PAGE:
What do you know about employer identification numbers, or EINs? Chances are that unless you’re a small business owner you may not be entirely familiar with how these types of tax IDs work. What is an EIN and what makes having one so valuable to entrepreneurs starting small businesses? Let’s take a look at the functions that this tax ID has for small businesses.
What’s an EIN?
Before we detail some of the ways EINs are used, let’s define the term.
An employer identification number (EIN) is a unique nine-digit number issued by the IRS. It helps identify a business entity. An EIN is also referred to as a tax ID. It essentially acts as a corporate version of a social security number (SSN) when filing paperwork on behalf of the business. Startups may choose to use their EIN on important documents because the number is slightly less sensitive than an SSN and also identifies the business.
These types of tax IDs are also unique in that they do not expire. Once an EIN has been issued to a small business, they may use it and never need to worry that it may expire or require a renewal.
Now that you know what an EIN is and how it works, here are a few areas where having this kind of tax ID helps benefit businesses.
One of the most common uses for obtaining an EIN number is the ability to hire employees to work for your business. This is also a requirement. Without an EIN, small businesses are unable to hire, and pay, full-time employees.
Additionally, once a small business has been incorporated as a legal entity the owner is considered to be an employee. Because of this, it’s key to obtain an EIN so the IRS may track the activities of the business, collects payroll taxes, and generally makes sure it remains in compliance.
Opening a Business Bank Account
Most small businesses will open a bank account that is specific to their business. This helps to keep professional and personal bank accounts separate and ensures that the funds do not get mixed up in either account.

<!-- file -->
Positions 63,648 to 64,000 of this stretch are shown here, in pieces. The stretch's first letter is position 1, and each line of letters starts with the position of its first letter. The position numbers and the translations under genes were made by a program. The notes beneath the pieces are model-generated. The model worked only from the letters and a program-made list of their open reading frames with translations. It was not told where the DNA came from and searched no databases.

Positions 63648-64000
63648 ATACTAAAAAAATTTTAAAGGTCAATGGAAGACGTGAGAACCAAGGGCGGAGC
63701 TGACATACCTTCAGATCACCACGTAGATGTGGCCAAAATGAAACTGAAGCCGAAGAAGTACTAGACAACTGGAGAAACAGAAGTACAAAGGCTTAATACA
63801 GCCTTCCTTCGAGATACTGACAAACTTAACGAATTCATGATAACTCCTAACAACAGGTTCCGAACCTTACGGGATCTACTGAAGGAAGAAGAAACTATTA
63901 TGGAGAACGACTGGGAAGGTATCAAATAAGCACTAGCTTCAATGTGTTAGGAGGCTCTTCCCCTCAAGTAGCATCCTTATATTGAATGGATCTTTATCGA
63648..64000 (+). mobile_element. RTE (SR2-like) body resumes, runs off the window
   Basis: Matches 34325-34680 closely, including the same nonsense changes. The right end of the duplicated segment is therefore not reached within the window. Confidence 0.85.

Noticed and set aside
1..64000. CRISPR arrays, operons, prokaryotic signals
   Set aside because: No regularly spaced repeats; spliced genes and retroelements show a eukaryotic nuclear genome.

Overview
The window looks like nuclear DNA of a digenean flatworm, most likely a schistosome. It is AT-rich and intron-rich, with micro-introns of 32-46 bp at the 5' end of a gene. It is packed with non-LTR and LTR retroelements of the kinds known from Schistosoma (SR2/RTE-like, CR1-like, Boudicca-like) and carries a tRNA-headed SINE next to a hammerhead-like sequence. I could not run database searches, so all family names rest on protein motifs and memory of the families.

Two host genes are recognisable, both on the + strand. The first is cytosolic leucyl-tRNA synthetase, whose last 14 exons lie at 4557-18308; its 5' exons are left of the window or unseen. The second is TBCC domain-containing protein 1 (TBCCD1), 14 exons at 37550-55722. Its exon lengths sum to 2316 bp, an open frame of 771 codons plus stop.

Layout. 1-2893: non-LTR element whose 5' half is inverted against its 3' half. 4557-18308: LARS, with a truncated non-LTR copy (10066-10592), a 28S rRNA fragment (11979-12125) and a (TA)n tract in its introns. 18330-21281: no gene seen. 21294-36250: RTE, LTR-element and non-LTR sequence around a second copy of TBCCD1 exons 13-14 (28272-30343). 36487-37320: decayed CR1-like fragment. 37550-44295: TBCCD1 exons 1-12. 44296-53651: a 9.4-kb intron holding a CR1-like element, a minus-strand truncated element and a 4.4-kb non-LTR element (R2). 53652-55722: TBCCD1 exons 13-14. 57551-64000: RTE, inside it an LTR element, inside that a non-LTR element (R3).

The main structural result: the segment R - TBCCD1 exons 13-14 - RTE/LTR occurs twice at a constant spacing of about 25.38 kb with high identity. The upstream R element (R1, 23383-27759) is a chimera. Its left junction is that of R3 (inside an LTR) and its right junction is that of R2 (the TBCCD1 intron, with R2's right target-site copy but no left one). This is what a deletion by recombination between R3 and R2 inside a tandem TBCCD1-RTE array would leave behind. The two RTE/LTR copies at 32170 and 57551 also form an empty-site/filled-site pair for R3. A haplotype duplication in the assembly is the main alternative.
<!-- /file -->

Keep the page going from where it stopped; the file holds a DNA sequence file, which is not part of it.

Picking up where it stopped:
In order to open a business bank account, most banks will require reviewing a copy of your existing EIN. You will need to provide this information prior to opening a business bank account.
Incorporating or Forming a Limited Liability Company
Is it a requirement to obtain an EIN after you have incorporated your small business? Not exactly. However, it is advised that you obtain an EIN if you have formed an LLC, corporation, or partnership entity for your startup.
In the event that you formed a partnership, you may have partnered with at least one other person. Wouldn’t it be enough to simply use one partner’s SSN on documents relating to the business? It is still considered a good idea to obtain an EIN, as you will not be allowed to simultaneously use the SSNs of the partners to identify the startup.
What about C Corporations? Previously, C Corps were not required to have EINs. However, changes in tax laws now mandate that C Corps are required to file for tax IDs. This is critical for a C Corporation to have an EIN in order to open a business bank account, hire employees, and establish a credit profile. Speaking of which, that leads us to another important use for tax IDs…
Establishing a Credit Profile
Building corporate business credit is not something that be done through an entrepreneur’s personal credit history. They must obtain an EIN in order to not only open a business bank account, but to create and build business credit.
Doing this allows the IRS to assume that your business is in existence. Once its existence is determined, then all aspects of the business may begin to properly launch — with the help of an EIN.